Staff writer Julie Makinen reports on Japan’s effort to clean up after the 2011 meltdown of the Fukushima Dai-Ichi nuclear plant. The work so far has cost $13 billion.
TOKYO (AP) — The damage from an overnight earthquake in a mountainous area of central Japan that hosted the 1998 winter Olympics proved more extensive than initially thought.
37 homes collapse, dozens injured in Japan quake Associated Press
Strong Quake Hits Major Japanese City Huffington Post
Magnitude 6.8 quake hits central Japan; no tsunami warning Reuters
Top Asian News at 1:30 a.m. GMT Associated Press
Strong quake in west China kills 5; 54 hurt Associated Press
A daylight assessment Sunday found at least 50 homes destroyed in two villages, and 41 people injured across the region, including seven seriously, mostly with broken bones, officials said.
The magnitude-6.7 earthquake struck shortly after 10 p.m. Saturday west of Nagano city at a depth of 5 kilometers (3 miles), the Japan Meteorological Agency said. The agency revised the magnitude and depth from initial estimates. The U.S. Geological Survey recorded a magnitude of 6.2. Since the quake occurred inland, there was no possibility of a tsunami.
AS JAPAN’S WINNING BID FOR THE 2020 OLYMPICS IS SET TO BOOST THE JAPANESE ECONOMY AND HERALD HOPE, SO TOO IS AN EXCITING PROJECT IN TOHOKU, IN PARTNERSHIP WITH IMPACT FOUNDATION JAPAN
‘Intilaq — Tohoku Innovators Hub’ will encourage entrepreneurs, intrapreneurs, and innovators of Tohoku to play a part in regeneration through a globally connected network of start-up communities.
The first stages of the ecosystem are now already in motion in Tokyo where ‘Intilaq House’ has been set-up as a curated house capable of housing five global innovators, keen to share ideas. The House has already hosted a number of international innovators who are inspired to be a part of the ecosystem and share their skills and networks.
Michael Tonge – 3/11/14 Sendai, Japan
Tomorrow will be a very hard and emotional day for many people in the Tohoku area of Japan. On this day 3 years ago at exactly 2.46pm we had one of the most powerful earthquakes to ever hit Japan, followed by the devastating tsunami. Around 20,000 people lost their lives that day…old and young…men, women and children. Those of us who were here that day will never ever forget. People have moved on but the memories will always be deep. Tomorrow will be a tough one for many who lost loved ones…and the many who are still living in temporary housing or have not been able to go back to their homes or towns. So…wherever you are in the world…please think of Japan and the pain that is still so fresh for so many. Just a few photos I took in the days, weeks and months after the disaster…because it is so important not to forget!!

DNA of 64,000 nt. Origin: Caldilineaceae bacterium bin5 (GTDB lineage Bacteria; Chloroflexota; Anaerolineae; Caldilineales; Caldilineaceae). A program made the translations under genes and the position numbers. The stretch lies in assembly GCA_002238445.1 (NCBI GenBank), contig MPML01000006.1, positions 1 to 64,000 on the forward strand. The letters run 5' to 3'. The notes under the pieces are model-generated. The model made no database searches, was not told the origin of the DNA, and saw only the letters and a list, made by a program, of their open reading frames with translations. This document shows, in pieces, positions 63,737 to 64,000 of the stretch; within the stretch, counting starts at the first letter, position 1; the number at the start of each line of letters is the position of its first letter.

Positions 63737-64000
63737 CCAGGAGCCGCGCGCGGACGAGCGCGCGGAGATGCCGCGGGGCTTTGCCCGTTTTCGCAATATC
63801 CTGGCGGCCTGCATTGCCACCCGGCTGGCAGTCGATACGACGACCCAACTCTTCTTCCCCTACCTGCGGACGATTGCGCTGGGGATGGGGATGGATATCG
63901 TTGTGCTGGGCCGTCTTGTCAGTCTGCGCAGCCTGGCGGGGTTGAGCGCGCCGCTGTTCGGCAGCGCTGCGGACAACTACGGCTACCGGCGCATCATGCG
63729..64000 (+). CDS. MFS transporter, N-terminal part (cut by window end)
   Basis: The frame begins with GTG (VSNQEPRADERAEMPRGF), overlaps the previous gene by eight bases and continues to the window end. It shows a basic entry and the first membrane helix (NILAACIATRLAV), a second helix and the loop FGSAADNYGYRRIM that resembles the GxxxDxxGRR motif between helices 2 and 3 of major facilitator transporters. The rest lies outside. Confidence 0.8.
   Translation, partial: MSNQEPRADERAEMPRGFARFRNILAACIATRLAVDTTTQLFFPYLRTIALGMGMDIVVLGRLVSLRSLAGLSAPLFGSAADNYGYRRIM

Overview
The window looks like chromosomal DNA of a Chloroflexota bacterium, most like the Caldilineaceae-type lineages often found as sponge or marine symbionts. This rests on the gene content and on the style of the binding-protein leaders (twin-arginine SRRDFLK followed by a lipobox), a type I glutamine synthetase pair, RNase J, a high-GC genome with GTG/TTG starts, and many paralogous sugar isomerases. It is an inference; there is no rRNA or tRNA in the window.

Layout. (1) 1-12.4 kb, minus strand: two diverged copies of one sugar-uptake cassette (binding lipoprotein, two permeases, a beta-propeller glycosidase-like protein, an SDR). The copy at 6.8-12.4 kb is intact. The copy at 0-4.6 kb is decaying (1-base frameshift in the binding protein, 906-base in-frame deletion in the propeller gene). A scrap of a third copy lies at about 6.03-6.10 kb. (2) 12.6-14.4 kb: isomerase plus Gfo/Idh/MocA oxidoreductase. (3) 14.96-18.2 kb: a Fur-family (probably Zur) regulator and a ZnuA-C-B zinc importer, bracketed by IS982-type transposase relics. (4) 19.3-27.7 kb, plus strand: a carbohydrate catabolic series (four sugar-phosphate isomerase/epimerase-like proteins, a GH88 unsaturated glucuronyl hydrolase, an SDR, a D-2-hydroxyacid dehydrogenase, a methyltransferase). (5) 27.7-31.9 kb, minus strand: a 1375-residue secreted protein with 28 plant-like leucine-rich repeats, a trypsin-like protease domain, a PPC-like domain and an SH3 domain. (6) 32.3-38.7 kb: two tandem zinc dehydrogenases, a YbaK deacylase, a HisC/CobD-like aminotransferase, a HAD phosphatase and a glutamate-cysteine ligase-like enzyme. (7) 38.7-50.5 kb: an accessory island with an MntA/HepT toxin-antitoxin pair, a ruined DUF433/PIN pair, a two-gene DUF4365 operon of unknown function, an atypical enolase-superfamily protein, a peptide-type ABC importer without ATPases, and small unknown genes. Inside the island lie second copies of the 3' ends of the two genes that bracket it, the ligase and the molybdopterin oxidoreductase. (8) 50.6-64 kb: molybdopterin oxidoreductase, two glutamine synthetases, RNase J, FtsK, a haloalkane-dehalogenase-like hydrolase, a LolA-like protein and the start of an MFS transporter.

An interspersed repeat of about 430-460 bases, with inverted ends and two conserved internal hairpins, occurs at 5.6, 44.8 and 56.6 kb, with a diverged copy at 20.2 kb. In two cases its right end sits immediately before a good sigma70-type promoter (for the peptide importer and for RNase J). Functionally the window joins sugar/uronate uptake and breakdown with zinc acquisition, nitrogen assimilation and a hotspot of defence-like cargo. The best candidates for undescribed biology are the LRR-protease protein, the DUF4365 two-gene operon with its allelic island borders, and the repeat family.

It was a pleasure to meet Cecile Pineda, the author of “Devil’s Tango: How I Learned the Fukushima Step y Step”, an insightful perspective on the the nuclear disaster of March 11, 2011 and its impact on the world today and into the future. In her book, she talks about the “problem of living on a contaminated planet”. Join Cecile, at a breakfast reading of her book on:
Sunday, March 16, 2014
First Unitarian Universalist Church
Martin Luther King Room
1187 Franklin St.
For more information, goto:
The No Nukes Action Committee presented “The Truth and Reality of Fukushima” on Saturday, October 19, 2013 at San Francisco State University, San Francisco, California. Speakers included Umi Hagitani, Chizu Hamada presenting a message from Hiroaki Koide of Research Reactor Institute, Kyoto University, Japan, Dr. Robert Gould, Physician for Social Responsibility, Assistant Professor Masaki Shimoji, Hannan University in Osaka, Japan. The film “How Nuclear Power was brought to Japan” was shown as well as a musical performance by Cyclub Band.
For more information, goto: http://www.nonukesaction.wordpress.com or http://www.fukushimaresponse.org
Umi Hagitani, a member of the No Nukes Action Committee participates in the “Fukushima is Here” human mural at Ocean Beach, San Francisco. The goal is to raise awareness of the continued radiation leakage from the Fukushima Daiichi power plant and the need to lobby for testing of our air, water, soil and food. For more information, goto: fukushimaresponse.org, or nonukesaction.wordpress.com
Al, one of the volunteers at the “Fukushima is Here” human mural on October 19, 2013 at Ocean Beach, San Francisco, talks about why he is involved and why it is important to tell the world about the continued radiation leak into the Pacific Ocean from the Fukushima Daiichi Nuclear Power Plan.
Fukushima is Here http://www.fukushimaresponse.org
Wicks, a volunteer with the “Fukushima is Here” human mural project at Ocean Beach San Francisco, Oct 19, 2013, tells why he is concerned about the radiation leakage from the Fukushima Daiichi Power Plant.